Dragoman: [drag-uh-muh n] noun, plural dragomans, dragomen.
1) An interpreter, translator, and official guide between Turkish, Arabic, and Persian-speaking countries of the Middle East and European embassies, consulates, vice-consulates and trading posts.
Amedee Jaubert (left) was Napoleon’s “favourite orientalist adviser and dragoman,” writes noted scholar and author Alastair Hamilton (no relation) in Friends and rivals in the East: Studies in Anglo-Dutch relations in the Levant from the seventeenth to early nineteenth century.
For the record, I didn’t actually read that book, although it sounds like a thriller. And I probably won’t read it anytime soon, although there should be plenty of time to read over the next three weeks. I leave tomorrow (Monday) on a 19-day adventure with a company called Dragoman Overland. I will spend parts of 19 days riding in a “truck” between Buenos Aires and Rio de Janeiro. Saturday #20 was spent getting to know the group of 20 international travelers with whom I’ll share this experience.
I checked out of my San Telmo hostel on Saturday morning, picked up my laundry and some new Ziploc bags (big splurge, I know), and made my way to the pre-arranged meeting spot. The entire group of 18 (plus driver/mechanic and group leader) then checked into the Hotel Splendid for the evening. Was it clean and safe? Yes. “Splendid” it was not.
The first person that I noticed in the hotel lobby turned out to be my pre-assigned roommate. I feel very lucky to be paired with James, a brilliant 32-year-old criminal lawyer from the UK. I’m confident that he can talk us out of any situations that might arise.
There was a mandatory group meeting at 6:00 p.m. at which we were paired with our roommates, informed of the trip rules, and assigned specific duties for the duration of the trip.
In addition to the cost of the trip (very reasonable), each person chips in $840 US that goes into the “kitty”. The cash is held by the group leader but it is our money and we have some say in how it is spent (rice and beans vs. steak and lobster, etc.). I will get to eat about six meals before it will be my turn to shop and cook for the group. That should be interesting.
After forking over the cash, providing proof of health insurance and confirming passport numbers, we headed out for dinner and later the first social event of the trip. Our hotel is located a half block from Avenida 9 de Julio, which according to Wikipedia is “the widest avenue in the world,” so it wasn’t hard to find a sidewalk café.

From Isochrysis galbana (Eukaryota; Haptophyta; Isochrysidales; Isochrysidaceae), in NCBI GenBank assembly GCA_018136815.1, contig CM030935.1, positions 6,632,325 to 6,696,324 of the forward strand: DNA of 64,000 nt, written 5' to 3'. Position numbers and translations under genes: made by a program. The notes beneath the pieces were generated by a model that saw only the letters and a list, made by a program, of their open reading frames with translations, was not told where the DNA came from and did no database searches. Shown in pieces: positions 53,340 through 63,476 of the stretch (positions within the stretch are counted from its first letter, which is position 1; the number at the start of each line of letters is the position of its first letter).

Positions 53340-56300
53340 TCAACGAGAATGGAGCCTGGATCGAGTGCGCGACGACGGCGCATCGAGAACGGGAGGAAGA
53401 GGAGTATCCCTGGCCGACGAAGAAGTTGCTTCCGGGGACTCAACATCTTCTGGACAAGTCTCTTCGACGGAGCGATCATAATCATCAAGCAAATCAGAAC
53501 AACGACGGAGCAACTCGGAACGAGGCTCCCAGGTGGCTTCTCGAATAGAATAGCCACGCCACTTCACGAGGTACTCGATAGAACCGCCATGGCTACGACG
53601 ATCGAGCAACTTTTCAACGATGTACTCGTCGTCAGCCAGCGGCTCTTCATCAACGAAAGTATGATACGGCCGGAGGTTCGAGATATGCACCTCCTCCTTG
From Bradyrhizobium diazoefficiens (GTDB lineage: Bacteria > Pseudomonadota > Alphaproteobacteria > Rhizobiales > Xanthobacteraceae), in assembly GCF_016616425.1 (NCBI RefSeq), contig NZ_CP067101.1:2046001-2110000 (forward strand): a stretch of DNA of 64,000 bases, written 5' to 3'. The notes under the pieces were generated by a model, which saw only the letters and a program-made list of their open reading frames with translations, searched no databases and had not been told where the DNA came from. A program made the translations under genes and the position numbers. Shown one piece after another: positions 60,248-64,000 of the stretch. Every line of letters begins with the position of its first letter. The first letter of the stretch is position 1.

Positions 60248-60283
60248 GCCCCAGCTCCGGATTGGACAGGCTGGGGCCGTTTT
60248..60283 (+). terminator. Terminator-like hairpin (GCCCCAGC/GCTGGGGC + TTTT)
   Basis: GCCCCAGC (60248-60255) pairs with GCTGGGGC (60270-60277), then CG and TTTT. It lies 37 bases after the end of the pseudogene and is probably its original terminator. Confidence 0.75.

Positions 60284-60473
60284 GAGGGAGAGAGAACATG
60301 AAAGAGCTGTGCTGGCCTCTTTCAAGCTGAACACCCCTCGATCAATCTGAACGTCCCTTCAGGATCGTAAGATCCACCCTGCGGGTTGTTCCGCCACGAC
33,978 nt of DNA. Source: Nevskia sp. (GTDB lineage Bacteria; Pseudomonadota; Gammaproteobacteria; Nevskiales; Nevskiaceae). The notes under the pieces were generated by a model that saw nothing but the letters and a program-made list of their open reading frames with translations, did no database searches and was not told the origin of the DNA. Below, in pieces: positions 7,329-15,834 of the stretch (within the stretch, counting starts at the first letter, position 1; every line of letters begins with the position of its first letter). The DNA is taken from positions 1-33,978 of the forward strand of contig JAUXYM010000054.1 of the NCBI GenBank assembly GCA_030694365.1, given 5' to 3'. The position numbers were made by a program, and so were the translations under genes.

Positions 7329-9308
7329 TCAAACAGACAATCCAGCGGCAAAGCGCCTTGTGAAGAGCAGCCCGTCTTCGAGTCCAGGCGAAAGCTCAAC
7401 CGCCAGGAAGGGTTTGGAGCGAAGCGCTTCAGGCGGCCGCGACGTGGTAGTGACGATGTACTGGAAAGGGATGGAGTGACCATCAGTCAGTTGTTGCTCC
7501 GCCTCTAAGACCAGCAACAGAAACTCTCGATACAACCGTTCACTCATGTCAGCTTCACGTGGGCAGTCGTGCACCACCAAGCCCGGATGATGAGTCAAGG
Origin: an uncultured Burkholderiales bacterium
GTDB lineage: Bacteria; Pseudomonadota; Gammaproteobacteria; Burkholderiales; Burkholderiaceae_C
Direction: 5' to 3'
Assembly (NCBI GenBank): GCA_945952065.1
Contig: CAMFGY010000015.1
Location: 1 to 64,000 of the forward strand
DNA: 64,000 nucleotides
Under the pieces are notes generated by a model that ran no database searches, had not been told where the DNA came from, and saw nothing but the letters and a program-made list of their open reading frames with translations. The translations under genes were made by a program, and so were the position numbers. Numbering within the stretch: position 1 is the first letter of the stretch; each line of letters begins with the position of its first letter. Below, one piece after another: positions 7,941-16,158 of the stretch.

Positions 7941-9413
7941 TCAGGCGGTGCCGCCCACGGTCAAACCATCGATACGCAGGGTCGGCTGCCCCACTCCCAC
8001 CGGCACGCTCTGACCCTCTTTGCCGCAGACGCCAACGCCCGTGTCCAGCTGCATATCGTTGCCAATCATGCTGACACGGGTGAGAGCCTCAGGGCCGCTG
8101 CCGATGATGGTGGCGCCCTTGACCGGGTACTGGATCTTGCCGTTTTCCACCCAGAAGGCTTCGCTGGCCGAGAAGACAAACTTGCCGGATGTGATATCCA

The selection of beer is rather limited in Argentina but they make up for this by offering the few beers that are available in half a dozen different sizes. To keep things simple, we each ordered a one-liter bottle of Quilmes. And like every waiter I’ve encountered in the last two weeks, this guy was amazed that we each wanted our own bottle as opposed to opening one bottle and sharing it. I suppose we could have done that, and kept the other beers in the fridge, but it’s so hard to flag down a waiter at these bustling bars that we went ahead and opened all 8 bottles at once. People stared. Soon, the police arrived.
We later learned that the presence of the police, firemen, ambulance and paramedics had nothing to do with our beer drinking habits but rather a subway evacuation that was about to take place a few meters away. Firemen (bomberos) entered the subway and a half hour later about 100 riders emerged, looking none too pleased at the situation. No doubt they had to walk through the tunnel before exiting at the end of our table. I was mildly concerned they might think the beer was set out for them but it wasn’t an issue.
First impressions of the Dragoman group are really good. I’ll have more to report once we’re actually on the road but blogging requires wi-fi access and who knows when that will be available? If I was traveling in the Marco Polo era, I could simply ask the Dragoman and he’d have the answer in any one of four or five languages. These days I rely on Google and Google Translate but that obviously requires Internet access.